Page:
Most fruits are packed with carbohydrates, often the indigestible kind known as FODMAPs, which can trigger irritable bowel syndrome (IBS).
If you're following a low FODMAP diet, some fruits can be safely included in your diet in moderation without worsening your symptoms.
Blackberries are healthy and delicious, but can you safely add them to your diet?
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Are Blackberries High or Low FODMAP?
Blackberries are high FODMAP, so avoiding them is better, especially when you start your diet. Low FODMAP alternatives include raspberries, blueberries, and strawberries.
If you find you tolerate blackberries in the later phases of your diet, you can add some to your meals then. They’re a good source of nutrients and beneficial plant compounds, but eat them in moderation.
How High in FODMAPs Are Blackberries?
Blackberries contain a lot of the FODMAPs sorbitol and fructose, which can trigger IBS and other digestive system issues.
Some research shows that one medium-sized blackberry has a moderate FODMAP content, but nobody eats just one blackberry.
Can You Eat Blackberries on a Low FODMAP Diet?
Some experts believe that eating small servings of blackberries shouldn’t trigger IBS, while others claim they should be avoided.
If you love blackberries, it’s best to avoid them during the elimination phase of your diet and add them slowly later to see if they trigger your symptoms.
Is Blackberry Juice Low FODMAP?
Generally, fruit juice is much higher in FODMAPs than fresh fruit, and blackberry juice is no different.
It also contains a lot more sugar, with one cup containing 19.3 grams, mostly FODMAPs.
Is Blackberry Jam Low FODMAP?
Blackberry jam is also unsuitable for a low FODMAP diet. Not just because of the FODMAP content of blackberries, but, like all jams, it contains a lot of added sugar, further disrupting your digestive system.
Spreads that are lower in FODMAPs include strawberry jam and marmalade.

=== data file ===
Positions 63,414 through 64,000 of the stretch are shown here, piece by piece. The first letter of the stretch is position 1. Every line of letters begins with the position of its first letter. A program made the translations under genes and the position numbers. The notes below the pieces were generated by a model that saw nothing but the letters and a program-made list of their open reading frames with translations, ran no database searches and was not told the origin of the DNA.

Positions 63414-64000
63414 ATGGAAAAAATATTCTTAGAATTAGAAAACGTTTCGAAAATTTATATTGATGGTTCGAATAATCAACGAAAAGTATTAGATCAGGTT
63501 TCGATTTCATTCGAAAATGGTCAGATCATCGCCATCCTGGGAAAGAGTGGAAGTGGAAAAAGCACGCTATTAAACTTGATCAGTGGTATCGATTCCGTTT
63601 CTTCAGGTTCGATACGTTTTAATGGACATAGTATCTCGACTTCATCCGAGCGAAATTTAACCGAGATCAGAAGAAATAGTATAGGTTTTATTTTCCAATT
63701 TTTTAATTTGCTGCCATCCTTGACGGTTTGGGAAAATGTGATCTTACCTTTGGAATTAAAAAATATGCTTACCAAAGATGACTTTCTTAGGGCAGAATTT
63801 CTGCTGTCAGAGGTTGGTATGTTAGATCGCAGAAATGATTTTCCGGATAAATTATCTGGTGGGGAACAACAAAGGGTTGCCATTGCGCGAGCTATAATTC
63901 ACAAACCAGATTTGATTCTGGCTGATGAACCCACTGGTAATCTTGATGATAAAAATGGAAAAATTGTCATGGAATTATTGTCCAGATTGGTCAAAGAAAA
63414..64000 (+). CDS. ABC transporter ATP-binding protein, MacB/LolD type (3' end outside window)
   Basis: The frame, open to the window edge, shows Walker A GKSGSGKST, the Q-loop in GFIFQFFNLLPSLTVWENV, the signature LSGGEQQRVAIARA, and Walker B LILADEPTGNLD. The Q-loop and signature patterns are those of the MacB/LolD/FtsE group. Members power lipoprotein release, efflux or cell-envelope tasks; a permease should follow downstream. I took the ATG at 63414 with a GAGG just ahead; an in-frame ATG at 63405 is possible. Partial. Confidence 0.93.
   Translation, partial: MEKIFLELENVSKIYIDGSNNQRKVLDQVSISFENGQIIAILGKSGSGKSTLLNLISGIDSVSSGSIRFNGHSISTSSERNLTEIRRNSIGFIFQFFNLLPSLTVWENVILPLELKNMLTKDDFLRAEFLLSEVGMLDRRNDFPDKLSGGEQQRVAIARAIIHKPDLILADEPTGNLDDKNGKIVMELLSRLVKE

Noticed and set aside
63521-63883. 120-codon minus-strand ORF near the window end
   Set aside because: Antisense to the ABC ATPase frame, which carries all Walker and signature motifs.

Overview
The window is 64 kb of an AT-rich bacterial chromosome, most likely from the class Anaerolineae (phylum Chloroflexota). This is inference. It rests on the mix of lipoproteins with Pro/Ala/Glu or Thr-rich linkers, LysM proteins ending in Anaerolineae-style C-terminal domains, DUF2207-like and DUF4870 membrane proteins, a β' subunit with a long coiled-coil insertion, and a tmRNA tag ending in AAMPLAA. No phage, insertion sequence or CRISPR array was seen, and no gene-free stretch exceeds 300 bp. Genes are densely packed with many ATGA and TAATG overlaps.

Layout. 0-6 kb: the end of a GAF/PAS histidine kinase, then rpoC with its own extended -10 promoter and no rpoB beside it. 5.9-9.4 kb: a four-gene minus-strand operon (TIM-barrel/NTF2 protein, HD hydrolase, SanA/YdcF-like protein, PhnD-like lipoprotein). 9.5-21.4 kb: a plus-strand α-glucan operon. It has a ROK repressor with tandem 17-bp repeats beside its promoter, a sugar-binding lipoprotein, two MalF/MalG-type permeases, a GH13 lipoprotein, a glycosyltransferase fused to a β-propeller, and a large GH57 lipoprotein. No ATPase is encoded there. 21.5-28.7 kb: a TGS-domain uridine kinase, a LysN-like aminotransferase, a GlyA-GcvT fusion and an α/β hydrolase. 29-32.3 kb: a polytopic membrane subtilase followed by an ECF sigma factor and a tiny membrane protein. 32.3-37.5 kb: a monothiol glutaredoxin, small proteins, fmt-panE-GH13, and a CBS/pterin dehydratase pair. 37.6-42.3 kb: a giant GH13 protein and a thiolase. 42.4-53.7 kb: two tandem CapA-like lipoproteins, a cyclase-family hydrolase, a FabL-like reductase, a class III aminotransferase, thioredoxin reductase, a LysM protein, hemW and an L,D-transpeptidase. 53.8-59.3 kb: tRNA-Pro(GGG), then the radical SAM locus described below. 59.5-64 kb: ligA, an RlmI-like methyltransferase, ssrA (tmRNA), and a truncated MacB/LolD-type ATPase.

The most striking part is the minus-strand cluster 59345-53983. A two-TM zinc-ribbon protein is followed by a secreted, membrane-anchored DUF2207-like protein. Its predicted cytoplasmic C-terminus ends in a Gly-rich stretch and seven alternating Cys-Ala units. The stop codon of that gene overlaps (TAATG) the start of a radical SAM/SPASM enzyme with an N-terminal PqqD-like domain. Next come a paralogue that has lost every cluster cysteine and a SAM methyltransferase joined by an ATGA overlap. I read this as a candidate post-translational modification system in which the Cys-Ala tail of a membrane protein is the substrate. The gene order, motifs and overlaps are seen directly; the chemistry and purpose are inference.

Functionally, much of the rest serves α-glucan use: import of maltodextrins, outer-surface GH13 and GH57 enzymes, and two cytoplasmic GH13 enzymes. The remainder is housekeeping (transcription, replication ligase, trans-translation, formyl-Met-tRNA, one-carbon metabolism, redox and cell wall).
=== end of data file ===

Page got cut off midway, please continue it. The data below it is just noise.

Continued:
Are Canned Blackberries Low FODMAP?
Most fruits are canned in high-sugar syrup, so they’re higher in FODMAPs than fresh fruit.
One cup of canned blackberries contains as much as 50 grams of sugar, so even a small serving may trigger your symptoms.
Are Blackberries Good for You?
Blackberries are delicious and nutritious, and one cup contains 7.9 grams of fiber, about 31% of the recommended daily intake.
Fiber lowers cholesterol, keeps you regular, feeds good gut bacteria, and keeps you feeling full longer after eating.
Blackberries also contain around half the recommended daily vitamin C intake, supporting collagen formation, iron absorption, wound healing, and your immune system. Getting enough vitamin C in your diet may also reduce your risk of viral infection.
Blackberries also contain around 36% of the recommended daily intake of vitamin K, which is crucial for blood clotting and bone metabolism.
Studies show that people who get enough vitamin K heal wounds faster and are less prone to bone fractures and osteoporosis.
Other studies suggest that eating berries can improve brain function, preventing memory loss and mental decline. Experts believe that plant compounds in berries improve nerve signal transmission.
Anti-inflammatory and anti-bacterial substances in blackberries may reduce your risk of tooth decay and gum disease.
Blackberries also contain powerful antioxidants, which flush out free radicals, preventing oxidative stress and cell damage. This reduces your risk of developing diabetes, heart disease, chronic inflammation, and cancer.
Although most berries are low FODMAP, blackberries aren't and should be avoided in the initial phase of your diet.
You may be able to reintroduce them in small quantities in the later stages, and they're a very healthy addition to your diet if you can.